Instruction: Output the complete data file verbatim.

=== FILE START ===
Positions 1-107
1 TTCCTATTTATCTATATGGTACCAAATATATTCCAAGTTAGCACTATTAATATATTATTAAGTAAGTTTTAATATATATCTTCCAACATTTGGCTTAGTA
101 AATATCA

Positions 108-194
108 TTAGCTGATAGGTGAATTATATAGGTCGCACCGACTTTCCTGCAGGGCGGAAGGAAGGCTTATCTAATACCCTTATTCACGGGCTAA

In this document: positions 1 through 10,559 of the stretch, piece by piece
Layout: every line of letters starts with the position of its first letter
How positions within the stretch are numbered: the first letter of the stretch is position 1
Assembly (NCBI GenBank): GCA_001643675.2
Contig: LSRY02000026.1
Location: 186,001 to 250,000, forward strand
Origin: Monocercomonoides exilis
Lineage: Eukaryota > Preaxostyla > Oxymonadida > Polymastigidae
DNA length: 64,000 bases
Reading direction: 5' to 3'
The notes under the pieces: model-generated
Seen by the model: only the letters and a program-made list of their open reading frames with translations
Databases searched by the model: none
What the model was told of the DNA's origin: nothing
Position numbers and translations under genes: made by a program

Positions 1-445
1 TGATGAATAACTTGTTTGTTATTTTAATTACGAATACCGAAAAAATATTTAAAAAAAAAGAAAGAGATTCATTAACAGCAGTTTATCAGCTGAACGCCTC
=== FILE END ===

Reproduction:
Positions 1-107
1 TTCCTATTTATCTATATGGTACCAAATATATTCCAAGTTAGCACTATTAATATATTATTAAGTAAGTTTTAATATATATCTTCCAACATTTGGCTTAGTA
101 AATATCA

Positions 108-194
108 TTAGCTGATAGGTGAATTATATAGGTCGCACCGACTTTCCTGCAGGGCGGAAGGAAGGCTTATCTAATACCCTTATTCACGGGCTAA

In this document: positions 1 through 10,559 of the stretch, piece by piece
Layout: every line of letters starts with the position of its first letter
How positions within the stretch are numbered: the first letter of the stretch is position 1
Assembly (NCBI GenBank): GCA_001643675.2
Contig: LSRY02000026.1
Location: 186,001 to 250,000, forward strand
Origin: Monocercomonoides exilis
Lineage: Eukaryota > Preaxostyla > Oxymonadida > Polymastigidae
DNA length: 64,000 bases
Reading direction: 5' to 3'
The notes under the pieces: model-generated
Seen by the model: only the letters and a program-made list of their open reading frames with translations
Databases searched by the model: none
What the model was told of the DNA's origin: nothing
Position numbers and translations under genes: made by a program

Positions 1-445
1 TGATGAATAACTTGTTTGTTATTTTAATTACGAATACCGAAAAAATATTTAAAAAAAAAGAAAGAGATTCATTAACAGCAGTTTATCAGCTGAACGCCTC